Helping people with computers... one answer at a time.
Your operating system typically requires more than just an .exe file to run a program; it needs to be installed correctly. Installing programs correctly may also provide necessary updates.
I have two old computers worth of information on an external drive. I know how to find and move pictures, documents, and other files. I want to know if there's a way to move an .exe file to my current hard drive or alternatively if there's a way to tell my computer to look elsewhere for the file and not assume that it's on drive C.
In this excerpt from Answercast #7, I look at how your computer uses program files and several ramifications of installing programs correctly, including security and feature updates.
The short, pragmatic, practical answer is, "No."
Most of the programs that you have on these old systems required a setup program. It's the setup program that basically tells Windows where the program lives; it installs the shortcuts that you click on that point to the program; it installs information in the registry that the program relies on; it can even install additional data files that the program might need.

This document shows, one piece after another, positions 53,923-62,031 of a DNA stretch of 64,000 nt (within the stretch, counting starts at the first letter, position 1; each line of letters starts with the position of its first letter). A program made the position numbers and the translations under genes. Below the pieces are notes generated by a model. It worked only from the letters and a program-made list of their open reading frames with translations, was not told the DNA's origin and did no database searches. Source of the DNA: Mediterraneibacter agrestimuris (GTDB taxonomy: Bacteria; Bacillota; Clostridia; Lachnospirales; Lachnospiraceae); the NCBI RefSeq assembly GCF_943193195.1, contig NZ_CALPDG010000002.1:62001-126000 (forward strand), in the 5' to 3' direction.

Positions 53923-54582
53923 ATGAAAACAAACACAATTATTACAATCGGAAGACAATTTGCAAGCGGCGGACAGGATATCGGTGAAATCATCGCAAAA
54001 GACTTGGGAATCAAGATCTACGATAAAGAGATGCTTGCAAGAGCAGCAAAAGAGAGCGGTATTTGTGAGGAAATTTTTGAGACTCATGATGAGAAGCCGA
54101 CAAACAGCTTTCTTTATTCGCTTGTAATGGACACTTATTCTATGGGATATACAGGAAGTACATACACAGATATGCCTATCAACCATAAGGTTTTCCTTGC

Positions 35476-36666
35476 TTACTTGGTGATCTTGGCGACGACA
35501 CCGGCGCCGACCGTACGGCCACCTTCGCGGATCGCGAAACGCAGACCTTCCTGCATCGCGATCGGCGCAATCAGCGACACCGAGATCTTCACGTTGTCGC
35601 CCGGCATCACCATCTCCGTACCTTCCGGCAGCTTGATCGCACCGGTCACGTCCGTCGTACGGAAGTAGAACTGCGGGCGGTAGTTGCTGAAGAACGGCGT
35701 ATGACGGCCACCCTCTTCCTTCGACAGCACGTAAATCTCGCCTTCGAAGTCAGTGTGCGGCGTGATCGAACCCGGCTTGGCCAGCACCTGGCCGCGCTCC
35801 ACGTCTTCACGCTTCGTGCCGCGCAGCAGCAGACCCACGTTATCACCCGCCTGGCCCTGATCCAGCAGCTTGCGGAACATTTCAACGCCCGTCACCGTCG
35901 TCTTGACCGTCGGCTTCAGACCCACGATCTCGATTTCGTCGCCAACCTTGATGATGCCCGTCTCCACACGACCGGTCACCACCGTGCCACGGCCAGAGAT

So, the only way to get those programs moved to your new machine, to your new hard drive is to run the setup program for that program. Nine times out of ten that means you need to go find your original installation media or the original download for that particular piece of software.
It's a good time to take a look and understand, if you want an updated version of that software: if updated versions are available.
If you're going to run setup, you might as well make sure that you're running the latest version possible.
Now, there are some things called portable applications. Portable applications are applications that do not require a setup.
In most cases, like I said, these are not the applications you're talking about.
For those applications, you can easily just find the .exe file and copy it to some location like Windows. Windows is on what's called "the path," so Windows automatically knows to look there. If you copy to a location like that, a portable application will run fine.
By and large, most of our programs have setup programs that would have
installed in the first place.
Comments on this entry are closed.
If you have a question, start by using the search box up at the top of the page - there's a very good chance that your question has already been answered on Ask Leo!.
If you don't find your answer, head out to http://askleo.com/ask to ask your question.